The scenes at both crash sites were horrific. No bodies were recovered intact, and positive identification of most of the remains was not possible. On July 9, 1956, a mass funeral was held for 66 of the 70 TWA victims in Flagstaff, Arizona. In the days before DNA testing, only three passengers were able to be positively identified. Twenty-nine unidentified victims from the UA DC-7 flight were buried at the Grand Canyon National Park’s Shrine of the Ages, located next to the Park’s headquarters on the South Rim.
The planes were in each other’s blind spots
This mid-air collision rocked the entire nation. People didn’t understand how two huge commercial airlines didn’t see each other in a wide-open space. The Civil Aeronautics Board (CAB) investigated the crash and determined with a high degree of certainty what had happened over the Grand Canyon.
The United Airlines flight was headed for Kansas City. The TWA flight was headed for Chicago. The United Airlines flight was flying north of the TWA plane. Both planes were off course, and both planes were being pushed along by a tailwind. Both flights had been ordered to maintain a 3,000-foot vertical flight separation, and both aircraft were flying at an altitude of 21,000 feet when they collided.
Captain Gandy of the TWA Flight had asked for clearance to climb from his assigned 18,000 feet up to 21,000 feet, but controllers denied his request, telling him that the United Airlines flight was too close. On the other hand, aircraft controllers did not communicate with the United Airlines captain, Captain Shirley, because they were not required to.
Captain Gandy of the TWA flight was allowed to fly 1000 feet above the clouds. The pilots of both planes were trying to fly through a 25,000-foot-high cumulus cloud. It was the TWA plane that rose into the DC-7’s flightpath. Although the pilots were probably unable to see each other, the passengers on both planes were able to as the two airlines were flying parallel to each other for quite a while. Essentially, this crash happened because the planes were in each other’s blind spots.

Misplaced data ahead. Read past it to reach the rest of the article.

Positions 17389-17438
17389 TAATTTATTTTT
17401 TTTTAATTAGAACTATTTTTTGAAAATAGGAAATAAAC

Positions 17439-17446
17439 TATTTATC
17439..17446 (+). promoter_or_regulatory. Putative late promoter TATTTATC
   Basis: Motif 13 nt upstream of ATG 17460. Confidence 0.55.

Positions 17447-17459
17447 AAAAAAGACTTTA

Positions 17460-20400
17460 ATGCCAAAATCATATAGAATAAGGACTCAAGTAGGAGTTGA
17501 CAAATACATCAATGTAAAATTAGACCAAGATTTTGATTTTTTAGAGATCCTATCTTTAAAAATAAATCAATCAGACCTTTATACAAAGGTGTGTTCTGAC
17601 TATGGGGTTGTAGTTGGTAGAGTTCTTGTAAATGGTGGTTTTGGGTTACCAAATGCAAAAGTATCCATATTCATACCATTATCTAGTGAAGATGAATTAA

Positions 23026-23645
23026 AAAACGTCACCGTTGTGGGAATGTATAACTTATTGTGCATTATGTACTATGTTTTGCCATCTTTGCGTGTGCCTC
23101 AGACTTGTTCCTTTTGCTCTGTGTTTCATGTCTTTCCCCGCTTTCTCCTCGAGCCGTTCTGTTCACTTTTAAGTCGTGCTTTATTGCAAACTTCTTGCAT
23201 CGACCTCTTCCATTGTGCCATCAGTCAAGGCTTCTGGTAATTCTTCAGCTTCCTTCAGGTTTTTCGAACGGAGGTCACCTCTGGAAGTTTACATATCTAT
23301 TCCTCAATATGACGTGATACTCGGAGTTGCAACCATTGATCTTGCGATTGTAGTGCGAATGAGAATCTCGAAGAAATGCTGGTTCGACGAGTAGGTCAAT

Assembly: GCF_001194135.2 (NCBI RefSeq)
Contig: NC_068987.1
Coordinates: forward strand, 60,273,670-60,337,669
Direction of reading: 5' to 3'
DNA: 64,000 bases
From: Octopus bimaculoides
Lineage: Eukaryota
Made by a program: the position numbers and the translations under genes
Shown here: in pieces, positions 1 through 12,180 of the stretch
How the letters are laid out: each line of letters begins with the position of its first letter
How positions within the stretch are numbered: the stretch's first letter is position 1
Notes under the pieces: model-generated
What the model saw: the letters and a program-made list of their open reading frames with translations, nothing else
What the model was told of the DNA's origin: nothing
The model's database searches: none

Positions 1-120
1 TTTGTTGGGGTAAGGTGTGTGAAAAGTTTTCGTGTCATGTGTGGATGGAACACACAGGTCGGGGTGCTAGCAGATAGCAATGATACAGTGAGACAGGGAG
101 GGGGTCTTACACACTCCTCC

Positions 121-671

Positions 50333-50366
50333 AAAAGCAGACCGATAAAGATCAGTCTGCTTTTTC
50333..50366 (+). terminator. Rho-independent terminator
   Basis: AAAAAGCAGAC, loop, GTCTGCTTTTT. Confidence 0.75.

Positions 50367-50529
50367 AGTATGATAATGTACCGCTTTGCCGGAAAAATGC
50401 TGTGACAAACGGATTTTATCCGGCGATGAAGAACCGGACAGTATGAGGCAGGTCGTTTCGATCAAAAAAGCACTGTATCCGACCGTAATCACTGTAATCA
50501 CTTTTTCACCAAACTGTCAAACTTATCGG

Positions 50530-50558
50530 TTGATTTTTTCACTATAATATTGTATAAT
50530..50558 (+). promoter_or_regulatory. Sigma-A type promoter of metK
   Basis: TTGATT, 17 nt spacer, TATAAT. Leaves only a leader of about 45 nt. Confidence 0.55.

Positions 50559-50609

The CAB concluded that the probable cause of this mid-air collision was due to intervening clouds that made it difficult to see and visual limitations due to cockpit visibility. The final report didn’t implicate either flight crew and largely focused on technical issues instead. Notably, the final report did not discuss why airlines permitted their pilots to focus on maneuvers solely intended to improve their passengers’ view of the Grand Canyon.
This crash created the FAA and National Transportation Safety Board
This mid-air collision highlighted the state of air traffic control in the 1950s. The pilot’s failure to see each other poked holes in the “see and be seen” policy adopted by airlines and air traffic controllers at the time. It was common for pilots to operate under visual flight rules, and there was no radar tracking. Commercial flights were monitored by radio transmissions but private and military aircraft were virtually in complete control of the skies.
After the investigation was completed in 1957, Congress passed legislation that formed what would later become the Federal Aviation Administration (FAA) and National Transportation Safety Board. These two organizations worked to update the air traffic control systems, making American commercial aviation travel into the safest form of transportation in the world. It is just a shame it took such a deadly accident to overhaul outdated policies.